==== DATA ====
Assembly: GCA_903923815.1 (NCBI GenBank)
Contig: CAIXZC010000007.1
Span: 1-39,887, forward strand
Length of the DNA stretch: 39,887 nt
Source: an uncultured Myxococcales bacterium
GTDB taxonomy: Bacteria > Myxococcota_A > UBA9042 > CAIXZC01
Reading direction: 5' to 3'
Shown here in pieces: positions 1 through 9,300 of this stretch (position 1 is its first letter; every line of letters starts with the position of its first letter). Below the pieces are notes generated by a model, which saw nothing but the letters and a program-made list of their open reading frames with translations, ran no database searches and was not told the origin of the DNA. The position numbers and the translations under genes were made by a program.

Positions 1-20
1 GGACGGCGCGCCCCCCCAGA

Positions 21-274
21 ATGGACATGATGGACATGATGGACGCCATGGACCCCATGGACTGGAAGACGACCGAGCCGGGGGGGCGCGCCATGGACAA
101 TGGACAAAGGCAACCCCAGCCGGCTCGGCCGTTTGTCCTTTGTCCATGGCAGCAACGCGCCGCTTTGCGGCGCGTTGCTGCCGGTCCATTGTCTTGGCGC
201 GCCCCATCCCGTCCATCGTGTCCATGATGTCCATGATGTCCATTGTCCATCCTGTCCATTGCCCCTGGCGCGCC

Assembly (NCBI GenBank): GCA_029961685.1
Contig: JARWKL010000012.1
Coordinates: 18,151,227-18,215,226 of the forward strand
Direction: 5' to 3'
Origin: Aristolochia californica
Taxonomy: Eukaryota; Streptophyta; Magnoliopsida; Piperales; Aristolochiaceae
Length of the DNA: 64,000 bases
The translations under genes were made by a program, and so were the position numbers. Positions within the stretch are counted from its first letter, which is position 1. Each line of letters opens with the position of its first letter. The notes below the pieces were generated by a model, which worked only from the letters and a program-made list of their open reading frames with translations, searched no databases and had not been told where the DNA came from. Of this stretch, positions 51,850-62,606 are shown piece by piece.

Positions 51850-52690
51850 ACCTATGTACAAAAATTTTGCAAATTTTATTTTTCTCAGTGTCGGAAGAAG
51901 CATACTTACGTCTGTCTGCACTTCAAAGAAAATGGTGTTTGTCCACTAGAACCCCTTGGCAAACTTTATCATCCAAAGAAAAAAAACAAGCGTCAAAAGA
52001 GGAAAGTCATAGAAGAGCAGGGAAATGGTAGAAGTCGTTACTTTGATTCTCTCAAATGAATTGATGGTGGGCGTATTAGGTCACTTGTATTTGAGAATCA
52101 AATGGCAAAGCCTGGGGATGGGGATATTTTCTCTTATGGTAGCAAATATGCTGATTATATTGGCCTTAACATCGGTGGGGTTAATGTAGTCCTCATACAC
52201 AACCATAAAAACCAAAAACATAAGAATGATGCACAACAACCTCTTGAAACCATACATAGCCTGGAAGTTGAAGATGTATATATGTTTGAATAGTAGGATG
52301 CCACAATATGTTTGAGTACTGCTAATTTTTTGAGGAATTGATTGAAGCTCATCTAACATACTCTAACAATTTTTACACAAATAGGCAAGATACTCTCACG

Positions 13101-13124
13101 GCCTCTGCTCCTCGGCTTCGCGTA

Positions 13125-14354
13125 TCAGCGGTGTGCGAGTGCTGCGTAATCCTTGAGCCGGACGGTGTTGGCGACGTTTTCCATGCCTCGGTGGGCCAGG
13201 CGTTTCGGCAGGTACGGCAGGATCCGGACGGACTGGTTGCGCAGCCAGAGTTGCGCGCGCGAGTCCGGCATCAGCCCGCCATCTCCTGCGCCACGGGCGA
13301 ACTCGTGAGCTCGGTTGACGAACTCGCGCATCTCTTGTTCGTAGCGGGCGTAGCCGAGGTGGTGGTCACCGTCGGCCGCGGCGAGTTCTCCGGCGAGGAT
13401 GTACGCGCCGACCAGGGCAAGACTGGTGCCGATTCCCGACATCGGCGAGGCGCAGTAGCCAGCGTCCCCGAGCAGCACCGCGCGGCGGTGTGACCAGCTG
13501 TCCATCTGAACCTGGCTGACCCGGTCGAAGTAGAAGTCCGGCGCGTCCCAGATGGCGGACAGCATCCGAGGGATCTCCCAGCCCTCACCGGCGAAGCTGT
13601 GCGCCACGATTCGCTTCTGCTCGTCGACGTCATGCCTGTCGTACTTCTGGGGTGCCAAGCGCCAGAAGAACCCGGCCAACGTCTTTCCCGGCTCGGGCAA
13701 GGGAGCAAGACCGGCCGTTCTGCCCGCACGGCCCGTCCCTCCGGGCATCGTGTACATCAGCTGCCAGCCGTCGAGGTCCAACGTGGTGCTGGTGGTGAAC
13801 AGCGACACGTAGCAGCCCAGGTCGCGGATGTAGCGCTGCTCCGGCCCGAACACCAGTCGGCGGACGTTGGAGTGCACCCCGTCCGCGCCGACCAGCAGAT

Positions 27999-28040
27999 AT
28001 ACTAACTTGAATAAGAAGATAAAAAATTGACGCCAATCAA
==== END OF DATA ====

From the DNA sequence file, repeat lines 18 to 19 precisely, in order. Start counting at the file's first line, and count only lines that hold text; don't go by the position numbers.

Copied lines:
Direction: 5' to 3'
Origin: Aristolochia californica